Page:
About ten years ago, I had read an article about dehydrating food. Mind you, at this point I was living in the middle of an upscale suburb in what was known as the ugliest house in the neighborhood. I have barely any usable yard, my landlord was an ass, and nothing, and I do mean NOTHING, would grow in that garden.
I was in love with the idea of homesteading and food storage even at that point, and I have never seen a dehydrator. I just thought that was an awesome way to store food and dry stuff. I think at that point I thought more herbs, which I was trying to grow in the house, but I still loved the idea. Then I saw the price of the damn things. Yikes.
I didn’t know there was anything but a round-style tray dehydrator, but $60 at that point was enough to scare me out of the idea of getting one in my young life. I wanted a gadget, but I was broke as hell and couldn’t justify it.
Then I moved into my own home a couple of years later and was still pondering the dehydrating idea. Sounded so cool. Dry your own food! Thousands of thoughts crept up in my head from whether or not that food was anything like the dried stuff in the stores to how the hell you would make your own jerky. It was at this point something I had put on my “to do” list to learn, and search for a deal, but nothing I was terribly serious about. My garden was still small and we were eating everything from it. I had nothing but the basic tomatoes and maybe a few cucumbers.
That winter I went to Kmart. I don’t even remember what I was there for, mind you. I went to the evil cooking gadget aisle, at that point full of Martha Stewart crap. (Mind you, this was before her great fall.) And there I saw it. One of those circular dehydrators with the trays. For $11 on clearance. I snagged it so fast I think the box dissipated in mid air.
I dried damn near everything in that thing. Boy did it get it’s use. It lasted me through a couple of growing seasons as my garden expanded, made me dried herbs and apples and other things. Some came out awesome. Some sucked. But it lasted quite a few years before the trays started falling apart and it started to break down a bit.
It was a weird style one, even for a round one. Instead of the heat source being on the top it was on the bottom and I hadn’t mastered the art of rotating trays. Ok I never mastered that art because I’m lazy. I had bought another “spare” one when they were on clearance there for the extra trays and ended up using the spare heating part too.
I finally, about 3 years ago, broke down and bought a new dehydrator. Just a nesco, which if you can believe it was a step up. I started to master jerky. But since I’m a lazy ass I never rotated the trays. It had a nice little temperature control which was SUPER fancy compared to the one I had had before, which had no such thing. I kinda just had to guess.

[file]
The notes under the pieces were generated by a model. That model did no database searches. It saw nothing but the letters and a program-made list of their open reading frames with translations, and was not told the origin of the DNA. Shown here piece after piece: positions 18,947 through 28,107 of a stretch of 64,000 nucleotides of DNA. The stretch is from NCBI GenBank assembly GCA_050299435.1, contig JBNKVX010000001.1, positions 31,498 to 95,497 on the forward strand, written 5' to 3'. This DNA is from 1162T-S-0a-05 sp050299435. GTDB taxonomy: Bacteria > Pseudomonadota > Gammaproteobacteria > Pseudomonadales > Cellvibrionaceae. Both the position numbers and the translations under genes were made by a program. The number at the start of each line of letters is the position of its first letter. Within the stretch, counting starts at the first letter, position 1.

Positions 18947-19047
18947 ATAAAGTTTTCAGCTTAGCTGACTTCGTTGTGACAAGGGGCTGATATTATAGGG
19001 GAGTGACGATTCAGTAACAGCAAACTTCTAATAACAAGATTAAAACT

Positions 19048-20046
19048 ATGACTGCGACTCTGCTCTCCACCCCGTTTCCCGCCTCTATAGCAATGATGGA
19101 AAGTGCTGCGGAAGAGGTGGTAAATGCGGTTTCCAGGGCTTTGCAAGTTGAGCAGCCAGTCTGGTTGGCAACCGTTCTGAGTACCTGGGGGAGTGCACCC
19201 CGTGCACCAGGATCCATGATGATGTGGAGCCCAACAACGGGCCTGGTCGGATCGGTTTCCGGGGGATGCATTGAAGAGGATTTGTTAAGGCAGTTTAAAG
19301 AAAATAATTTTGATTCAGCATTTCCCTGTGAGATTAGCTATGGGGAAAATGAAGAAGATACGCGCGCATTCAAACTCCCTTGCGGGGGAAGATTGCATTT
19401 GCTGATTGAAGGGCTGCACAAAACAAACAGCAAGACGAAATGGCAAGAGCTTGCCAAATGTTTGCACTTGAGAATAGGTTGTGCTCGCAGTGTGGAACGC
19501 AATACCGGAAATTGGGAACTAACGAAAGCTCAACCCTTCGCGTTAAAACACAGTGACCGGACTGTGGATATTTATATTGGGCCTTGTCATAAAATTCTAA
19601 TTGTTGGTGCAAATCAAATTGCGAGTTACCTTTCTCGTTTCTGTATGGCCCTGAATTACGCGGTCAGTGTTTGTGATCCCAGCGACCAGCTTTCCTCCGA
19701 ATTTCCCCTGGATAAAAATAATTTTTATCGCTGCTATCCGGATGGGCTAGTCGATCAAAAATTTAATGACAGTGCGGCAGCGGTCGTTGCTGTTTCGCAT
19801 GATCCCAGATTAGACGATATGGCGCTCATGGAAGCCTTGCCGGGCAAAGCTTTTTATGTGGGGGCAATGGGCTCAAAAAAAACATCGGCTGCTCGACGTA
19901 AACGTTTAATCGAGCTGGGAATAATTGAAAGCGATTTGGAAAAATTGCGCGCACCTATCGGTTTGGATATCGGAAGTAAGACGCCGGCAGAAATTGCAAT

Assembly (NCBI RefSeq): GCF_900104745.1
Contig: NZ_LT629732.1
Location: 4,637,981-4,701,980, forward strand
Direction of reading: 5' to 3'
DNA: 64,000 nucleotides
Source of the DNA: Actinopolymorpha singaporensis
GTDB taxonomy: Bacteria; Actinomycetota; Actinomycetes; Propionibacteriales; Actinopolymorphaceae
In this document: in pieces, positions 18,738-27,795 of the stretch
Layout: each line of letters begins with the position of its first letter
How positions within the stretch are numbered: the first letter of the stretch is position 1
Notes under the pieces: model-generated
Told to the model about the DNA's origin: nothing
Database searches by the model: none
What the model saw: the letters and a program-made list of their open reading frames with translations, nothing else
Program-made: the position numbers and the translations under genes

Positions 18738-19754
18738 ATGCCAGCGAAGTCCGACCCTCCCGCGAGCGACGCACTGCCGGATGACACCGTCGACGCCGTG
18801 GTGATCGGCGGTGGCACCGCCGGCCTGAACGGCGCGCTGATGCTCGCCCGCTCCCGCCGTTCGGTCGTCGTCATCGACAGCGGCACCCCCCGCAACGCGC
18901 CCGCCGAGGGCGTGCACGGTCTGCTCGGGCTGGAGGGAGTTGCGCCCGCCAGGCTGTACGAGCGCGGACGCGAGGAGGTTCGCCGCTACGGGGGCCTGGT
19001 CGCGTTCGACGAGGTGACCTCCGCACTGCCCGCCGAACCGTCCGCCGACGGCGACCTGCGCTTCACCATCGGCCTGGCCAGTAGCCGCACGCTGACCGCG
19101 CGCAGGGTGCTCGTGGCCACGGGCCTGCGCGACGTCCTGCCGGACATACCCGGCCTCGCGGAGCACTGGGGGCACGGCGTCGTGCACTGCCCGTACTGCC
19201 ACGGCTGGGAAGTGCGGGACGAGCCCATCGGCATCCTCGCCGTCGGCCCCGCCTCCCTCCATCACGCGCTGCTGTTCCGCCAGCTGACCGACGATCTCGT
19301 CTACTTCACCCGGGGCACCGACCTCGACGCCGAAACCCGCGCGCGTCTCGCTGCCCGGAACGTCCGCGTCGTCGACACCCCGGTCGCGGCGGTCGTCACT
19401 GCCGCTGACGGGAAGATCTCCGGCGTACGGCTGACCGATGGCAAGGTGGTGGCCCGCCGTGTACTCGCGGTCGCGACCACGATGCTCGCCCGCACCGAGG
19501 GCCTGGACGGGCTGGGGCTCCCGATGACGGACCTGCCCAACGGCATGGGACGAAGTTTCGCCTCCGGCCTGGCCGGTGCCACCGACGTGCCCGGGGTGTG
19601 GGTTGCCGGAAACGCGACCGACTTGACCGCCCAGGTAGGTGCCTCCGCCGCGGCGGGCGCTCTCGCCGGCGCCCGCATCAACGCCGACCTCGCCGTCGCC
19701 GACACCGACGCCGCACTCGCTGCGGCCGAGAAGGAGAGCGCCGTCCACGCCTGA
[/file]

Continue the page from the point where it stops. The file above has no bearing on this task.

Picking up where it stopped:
I found myself at this point frustrated by the thing. It was a bitch to store, and since the heating element was on the top, it didn’t really heat even so the temperature thing was still kind of a guess. My stuff ALWAYS came out crispy, not “bendy” like some stuff was supposed to be (jerky included). If I didn’t want to stay home all day and rotate and check it I was screwed.
When you become comfortable with something, your standards go up. That’s why to this day I recommend anyone who wants to get into drying food to try a crappy one first. If it sticks, and it’s something you like, you can always upgrade. You can’t “downgrade” once you’ve spent a million dollars on something.
Nonetheless, my frustrating with the Nesco grew. It worked fine enough for what it was but the trays were breaking, a bitch to wash, even the glory of the jerky gun wasn’t enough for me to like my new little purchase. But I dealt with it. What could you do?
Then I started gawking at the wonders of the stand up, pull out, box type dehydrators. Everyone who dries knows what the Excalibur is. They also know the kind of investment it is. I daydreamed. I pondered. I couldn’t justify 300 for the size I needed, but that didn’t stop me from wanting it.
Then one day at Cabella’s a few months ago I noticed they had a rip off version of it. 10 trays and digital to boot. The reviews weren’t bad, they weren’t as good as the Excalibur, but they were pretty good. One day it would be mine, oh yes.